The Public Record Retriever Network
Welcome to the home page of PRRN—the Public Record Retrieval Network. PRRN is one of the largest
U.S. trade organizations representing professionals in the public record industry.
With more than 500 members in 45+ states who retrieve documents from local government agencies
in over 2,000 counties nationwide, PRRN Members are recognized as the nation's leaders in local
public record searching and document retrieval.
What Do PRRN Members Do?
Simply put, PRRN Members are professionals who visit government agencies on-site—such as local,
federal, and state courts or recorder's offices—to do name searches and/or obtain copies of file
documents. Retrievers are often hired in conjunction with the pre-employment screening,
investigations, lending, litigation, or for legal compliance (e.g., incorporations).
As recognized leaders in local public record searching and document retrieval, PRRN Members agree
to follow standards of professional conduct for local searching and document retrieval procedures
and to follow the highest standards of ethics and conduct in all their dealings with other members
and with clients. Click on the What is PRRN
tab above for more information.
For Information about joining PRRN
- click here
How Do I Find a PRRN Member?
The link below leads you to the Search Page. From here you can locate a PRRN Member by state and
county/parish and by the type of public record you need. You can also search by the company name.
September 02, 2014 - Important Changes in Maine
The Maine Judicial Branch is in the process of implementing a new procedure for Civil and Criminal record requests. Walk-in requests for these searches at the individual courts will no longer be available. The process for all courts/counties is moving to the Judicial Branch Service Center in Lewiston, Maine. At this time, the York County Superior Court and the Springvale District Court are participating in the program. All courts will be incrementally brought into the program by the end of this year.
July 16, 2014 - Alameda (CA) Superior Court
The court recently decided it will no longer disclose records of dismissed criminal cases per Labor Code Section 432.7. However, the court also extended this policy to include non-employment investigative due diligence research (which is not specifically mention as part of 432.7). This means that for example private investigators performing litigation work for attorneys are now blocked from obtaining these documents.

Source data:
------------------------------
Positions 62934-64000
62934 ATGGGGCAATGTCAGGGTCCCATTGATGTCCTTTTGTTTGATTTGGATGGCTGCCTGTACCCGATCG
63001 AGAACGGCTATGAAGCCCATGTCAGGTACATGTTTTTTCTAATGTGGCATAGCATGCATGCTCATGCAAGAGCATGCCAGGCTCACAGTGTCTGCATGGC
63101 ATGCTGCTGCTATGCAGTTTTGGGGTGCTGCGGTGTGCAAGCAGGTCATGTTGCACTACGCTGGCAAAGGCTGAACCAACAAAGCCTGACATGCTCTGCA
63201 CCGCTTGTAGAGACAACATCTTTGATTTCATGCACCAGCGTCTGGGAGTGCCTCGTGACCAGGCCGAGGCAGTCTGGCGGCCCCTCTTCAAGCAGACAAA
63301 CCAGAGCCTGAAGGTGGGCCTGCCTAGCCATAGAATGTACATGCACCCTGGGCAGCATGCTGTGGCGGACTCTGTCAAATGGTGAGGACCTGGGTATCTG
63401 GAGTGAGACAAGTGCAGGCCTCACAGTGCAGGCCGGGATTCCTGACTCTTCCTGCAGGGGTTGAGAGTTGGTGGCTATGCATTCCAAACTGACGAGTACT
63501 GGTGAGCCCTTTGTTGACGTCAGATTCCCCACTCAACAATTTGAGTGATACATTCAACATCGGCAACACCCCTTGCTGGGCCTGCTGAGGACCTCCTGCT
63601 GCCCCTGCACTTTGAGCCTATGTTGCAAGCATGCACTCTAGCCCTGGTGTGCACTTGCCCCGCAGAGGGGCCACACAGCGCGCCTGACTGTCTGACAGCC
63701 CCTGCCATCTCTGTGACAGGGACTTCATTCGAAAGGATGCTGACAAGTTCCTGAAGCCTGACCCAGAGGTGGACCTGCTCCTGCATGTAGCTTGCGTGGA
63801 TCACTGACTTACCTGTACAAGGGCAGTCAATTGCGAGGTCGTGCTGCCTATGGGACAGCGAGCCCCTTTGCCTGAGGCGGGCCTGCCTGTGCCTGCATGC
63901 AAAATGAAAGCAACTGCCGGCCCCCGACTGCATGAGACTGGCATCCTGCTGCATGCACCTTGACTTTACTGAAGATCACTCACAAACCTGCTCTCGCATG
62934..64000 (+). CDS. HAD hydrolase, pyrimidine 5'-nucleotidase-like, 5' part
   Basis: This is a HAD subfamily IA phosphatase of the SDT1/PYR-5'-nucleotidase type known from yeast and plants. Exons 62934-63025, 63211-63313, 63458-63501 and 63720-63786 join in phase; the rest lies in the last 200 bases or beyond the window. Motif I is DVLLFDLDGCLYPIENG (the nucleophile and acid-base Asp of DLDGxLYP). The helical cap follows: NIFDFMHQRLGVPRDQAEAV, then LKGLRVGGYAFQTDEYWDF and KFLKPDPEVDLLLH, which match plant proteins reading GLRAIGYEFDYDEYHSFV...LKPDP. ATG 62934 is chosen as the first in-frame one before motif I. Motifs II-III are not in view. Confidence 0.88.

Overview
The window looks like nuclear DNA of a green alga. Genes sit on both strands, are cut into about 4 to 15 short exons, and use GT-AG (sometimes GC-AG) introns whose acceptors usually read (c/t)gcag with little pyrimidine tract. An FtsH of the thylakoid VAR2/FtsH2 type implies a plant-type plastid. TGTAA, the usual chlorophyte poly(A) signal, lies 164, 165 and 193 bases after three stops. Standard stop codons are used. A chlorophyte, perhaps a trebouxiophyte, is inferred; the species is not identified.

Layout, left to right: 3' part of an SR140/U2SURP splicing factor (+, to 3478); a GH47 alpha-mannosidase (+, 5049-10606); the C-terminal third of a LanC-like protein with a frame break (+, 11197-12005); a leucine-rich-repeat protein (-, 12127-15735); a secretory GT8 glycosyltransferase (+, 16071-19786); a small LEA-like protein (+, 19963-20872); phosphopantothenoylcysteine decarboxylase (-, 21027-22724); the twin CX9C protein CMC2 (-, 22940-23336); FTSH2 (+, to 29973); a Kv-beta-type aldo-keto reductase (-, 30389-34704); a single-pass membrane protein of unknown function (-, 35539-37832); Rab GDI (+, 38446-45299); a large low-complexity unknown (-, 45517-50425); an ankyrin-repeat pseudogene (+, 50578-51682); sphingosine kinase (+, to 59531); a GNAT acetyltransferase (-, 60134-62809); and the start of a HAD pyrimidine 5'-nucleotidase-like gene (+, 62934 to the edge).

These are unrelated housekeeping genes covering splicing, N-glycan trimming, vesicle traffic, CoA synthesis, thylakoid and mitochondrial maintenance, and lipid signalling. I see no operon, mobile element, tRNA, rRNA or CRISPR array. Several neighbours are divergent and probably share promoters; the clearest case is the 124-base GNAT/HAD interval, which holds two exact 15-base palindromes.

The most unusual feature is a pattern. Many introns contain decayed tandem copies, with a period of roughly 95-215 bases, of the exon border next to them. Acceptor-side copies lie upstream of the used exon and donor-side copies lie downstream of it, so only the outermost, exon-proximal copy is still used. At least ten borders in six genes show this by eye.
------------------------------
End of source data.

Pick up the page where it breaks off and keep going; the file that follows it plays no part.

July 10, 2014 - San Luis Obispo and Santa Cruz (CA) Superior Court Fee Issues
In San Luis Obispo affective Monday July 7, 2014. all searches are charged $15 per every 10 minutes of the clerk's time. The fee is based on the time needed to complete each submitted "list" - and not on a per name basis. Thus if 30 names are on a list and it take 40 minutes to complete - the fee is $60.00. If any list takes less than less than 10 minutes to research, then no fee is charged. All criminal record searches at these two courts must be performed by court personal. Note the San Luis Obispo Superior Court does have a public access terminal, but the court will only allow attorneys and the news media access to the terminal. The rest of the public is blocked.
The same policy has been in existence in Santa Cruz for some time.
Many court researchers and record users feel this policy is in onflict with the existing state law. Per California Government Code -GC 70627(c):
June 01, 2014 - Maine Court Fees
Maine has made changes to the fee structure for court record searching. Effective June 1, fee is now $20.00 per name (per alias as well) and the first search is no longer free. Prior to June 1, the fee was $15.00 and first search free. All courts include a search of both the civil and criminal docket for the fee.
The changes are a result of a recent Administrative Order (JB-05-26) issued by the State Judiciary.
(A public Thank You to Nils Nelson of Main Public Record Services for relaying this information to us.)